Smoking and inflammation
It’s pretty common knowledge that smoking is bad for your health and contributes to the development and exacerbation of a slew of diseases. Researchers have recently developed a theory as to why smoking is so closely related to so many inflammatory conditions. Apparently nicotine is able to activate a specific kind of white blood cell called a neutrophil, and while normally neutrophils work to protect the body, they are also responsible for tissue damage due to excessive inflammation. So one way to decrease inflammation is to quit smoking.
Conventional treatments for inflammation
Non-sterodial anti-inflammatory drugs (NASIDs)
As you might know, the most common over-the-counter treatment for inflammation is a drug called ibuprofen, or other non-steroidal anti-inflammatory drugs (NSAID). These can be amazing drugs for the occasional ache or pain, but they are not designed to be taken regularly and do not treat the underlying cause of inflammation. Symptoms of NSADIS include stomach ulcers, hypertension and rashes. Taken long-term or too often, they can be dangerous, linked to heart attacks, strokes and stomach bleeds.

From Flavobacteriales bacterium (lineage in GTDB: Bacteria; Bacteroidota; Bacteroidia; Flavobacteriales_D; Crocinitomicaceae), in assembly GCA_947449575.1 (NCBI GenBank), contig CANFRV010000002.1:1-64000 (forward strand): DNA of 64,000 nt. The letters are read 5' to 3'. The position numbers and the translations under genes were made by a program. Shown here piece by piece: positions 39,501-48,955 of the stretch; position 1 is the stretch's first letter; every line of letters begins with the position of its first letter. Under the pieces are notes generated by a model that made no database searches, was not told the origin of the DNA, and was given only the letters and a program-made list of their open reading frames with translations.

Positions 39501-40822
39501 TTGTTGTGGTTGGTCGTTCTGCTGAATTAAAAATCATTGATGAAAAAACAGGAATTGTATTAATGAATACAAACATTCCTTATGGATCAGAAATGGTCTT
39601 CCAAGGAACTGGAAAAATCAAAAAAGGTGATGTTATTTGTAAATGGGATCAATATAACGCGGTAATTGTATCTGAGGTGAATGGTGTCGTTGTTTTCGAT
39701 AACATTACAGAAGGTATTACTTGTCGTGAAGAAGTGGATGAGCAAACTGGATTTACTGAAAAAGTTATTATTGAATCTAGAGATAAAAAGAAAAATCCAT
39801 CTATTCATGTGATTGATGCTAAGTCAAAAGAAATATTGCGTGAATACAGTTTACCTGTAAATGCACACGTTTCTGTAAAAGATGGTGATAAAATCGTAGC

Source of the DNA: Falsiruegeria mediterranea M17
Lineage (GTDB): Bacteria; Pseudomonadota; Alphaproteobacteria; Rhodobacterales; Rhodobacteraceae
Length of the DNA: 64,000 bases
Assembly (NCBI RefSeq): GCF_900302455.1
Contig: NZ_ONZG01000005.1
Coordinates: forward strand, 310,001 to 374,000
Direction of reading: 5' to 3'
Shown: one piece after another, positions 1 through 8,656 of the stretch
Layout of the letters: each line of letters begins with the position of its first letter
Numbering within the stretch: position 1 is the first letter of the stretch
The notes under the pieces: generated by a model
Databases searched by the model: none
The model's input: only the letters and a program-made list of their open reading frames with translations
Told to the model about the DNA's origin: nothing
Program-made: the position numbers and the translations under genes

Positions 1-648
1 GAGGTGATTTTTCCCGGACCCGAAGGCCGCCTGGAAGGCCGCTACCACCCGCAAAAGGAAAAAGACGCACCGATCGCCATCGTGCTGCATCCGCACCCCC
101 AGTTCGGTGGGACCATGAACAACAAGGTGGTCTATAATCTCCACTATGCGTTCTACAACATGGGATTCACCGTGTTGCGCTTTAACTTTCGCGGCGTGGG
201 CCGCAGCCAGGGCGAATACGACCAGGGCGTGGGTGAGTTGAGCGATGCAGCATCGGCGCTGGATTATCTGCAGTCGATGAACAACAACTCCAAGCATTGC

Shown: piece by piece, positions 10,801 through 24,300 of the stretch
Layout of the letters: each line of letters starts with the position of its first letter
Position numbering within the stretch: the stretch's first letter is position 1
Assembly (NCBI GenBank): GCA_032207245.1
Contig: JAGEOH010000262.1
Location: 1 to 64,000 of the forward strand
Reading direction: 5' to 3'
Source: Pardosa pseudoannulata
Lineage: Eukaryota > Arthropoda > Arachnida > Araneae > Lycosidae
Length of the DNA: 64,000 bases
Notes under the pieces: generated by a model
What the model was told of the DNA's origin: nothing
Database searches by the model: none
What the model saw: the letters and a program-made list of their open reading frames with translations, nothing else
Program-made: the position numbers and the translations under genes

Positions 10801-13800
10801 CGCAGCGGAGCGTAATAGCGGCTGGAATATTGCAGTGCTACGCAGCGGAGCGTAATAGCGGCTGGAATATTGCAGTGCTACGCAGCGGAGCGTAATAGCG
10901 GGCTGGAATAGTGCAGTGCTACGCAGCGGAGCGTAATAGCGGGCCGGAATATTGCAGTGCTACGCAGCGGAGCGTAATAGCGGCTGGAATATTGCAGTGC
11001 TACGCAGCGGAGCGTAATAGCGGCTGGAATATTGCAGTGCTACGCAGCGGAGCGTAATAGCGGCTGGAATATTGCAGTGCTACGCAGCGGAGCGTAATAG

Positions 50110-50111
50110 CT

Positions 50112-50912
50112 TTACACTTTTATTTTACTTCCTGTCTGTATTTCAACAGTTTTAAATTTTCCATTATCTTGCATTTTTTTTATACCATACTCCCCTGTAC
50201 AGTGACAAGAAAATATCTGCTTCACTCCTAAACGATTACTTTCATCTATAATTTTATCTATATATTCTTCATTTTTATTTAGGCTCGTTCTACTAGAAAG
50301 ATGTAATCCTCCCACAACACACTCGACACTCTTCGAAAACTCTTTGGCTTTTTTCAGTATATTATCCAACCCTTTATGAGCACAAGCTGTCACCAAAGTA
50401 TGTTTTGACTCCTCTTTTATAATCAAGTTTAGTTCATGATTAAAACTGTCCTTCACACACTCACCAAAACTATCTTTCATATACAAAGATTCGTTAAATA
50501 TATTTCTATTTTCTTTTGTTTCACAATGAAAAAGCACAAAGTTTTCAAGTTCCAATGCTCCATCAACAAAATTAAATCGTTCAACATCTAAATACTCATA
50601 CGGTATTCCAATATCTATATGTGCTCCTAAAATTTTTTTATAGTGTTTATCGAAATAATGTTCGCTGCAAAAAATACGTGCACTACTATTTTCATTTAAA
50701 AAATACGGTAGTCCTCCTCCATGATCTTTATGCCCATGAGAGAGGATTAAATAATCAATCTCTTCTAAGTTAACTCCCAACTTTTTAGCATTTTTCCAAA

Another common type of anti-inflammatory medication are corticosteroids. These drugs work by suppressing inflammation-causes genes. They often come in the form of cortisone injections, and can be very effective at decreasing inflammation. They also come with a lot of side-effects and the body can also start to build up a tolerance.